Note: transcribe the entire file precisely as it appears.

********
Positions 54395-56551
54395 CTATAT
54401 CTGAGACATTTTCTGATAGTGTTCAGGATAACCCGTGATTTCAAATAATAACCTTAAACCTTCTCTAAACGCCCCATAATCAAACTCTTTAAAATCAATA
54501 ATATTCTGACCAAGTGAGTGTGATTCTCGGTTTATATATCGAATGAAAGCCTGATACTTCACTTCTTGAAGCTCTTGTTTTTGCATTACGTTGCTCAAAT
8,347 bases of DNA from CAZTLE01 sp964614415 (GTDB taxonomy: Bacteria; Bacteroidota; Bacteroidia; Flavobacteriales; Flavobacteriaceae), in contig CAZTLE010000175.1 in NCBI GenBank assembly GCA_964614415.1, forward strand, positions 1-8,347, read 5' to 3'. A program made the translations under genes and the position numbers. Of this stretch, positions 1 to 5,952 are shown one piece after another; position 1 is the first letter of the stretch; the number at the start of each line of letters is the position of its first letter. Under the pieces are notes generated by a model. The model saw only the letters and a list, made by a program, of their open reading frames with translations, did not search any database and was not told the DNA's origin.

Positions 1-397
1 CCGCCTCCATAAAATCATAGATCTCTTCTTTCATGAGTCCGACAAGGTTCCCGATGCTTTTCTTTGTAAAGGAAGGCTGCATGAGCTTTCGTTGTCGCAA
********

Positions 54395-56551
54395 CTATAT
54401 CTGAGACATTTTCTGATAGTGTTCAGGATAACCCGTGATTTCAAATAATAACCTTAAACCTTCTCTAAACGCCCCATAATCAAACTCTTTAAAATCAATA
54501 ATATTCTGACCAAGTGAGTGTGATTCTCGGTTTATATATCGAATGAAAGCCTGATACTTCACTTCTTGAAGCTCTTGTTTTTGCATTACGTTGCTCAAAT
8,347 bases of DNA from CAZTLE01 sp964614415 (GTDB taxonomy: Bacteria; Bacteroidota; Bacteroidia; Flavobacteriales; Flavobacteriaceae), in contig CAZTLE010000175.1 in NCBI GenBank assembly GCA_964614415.1, forward strand, positions 1-8,347, read 5' to 3'. A program made the translations under genes and the position numbers. Of this stretch, positions 1 to 5,952 are shown one piece after another; position 1 is the first letter of the stretch; the number at the start of each line of letters is the position of its first letter. Under the pieces are notes generated by a model. The model saw only the letters and a list, made by a program, of their open reading frames with translations, did not search any database and was not told the DNA's origin.

Positions 1-397
1 CCGCCTCCATAAAATCATAGATCTCTTCTTTCATGAGTCCGACAAGGTTCCCGATGCTTTTCTTTGTAAAGGAAGGCTGCATGAGCTTTCGTTGTCGCAA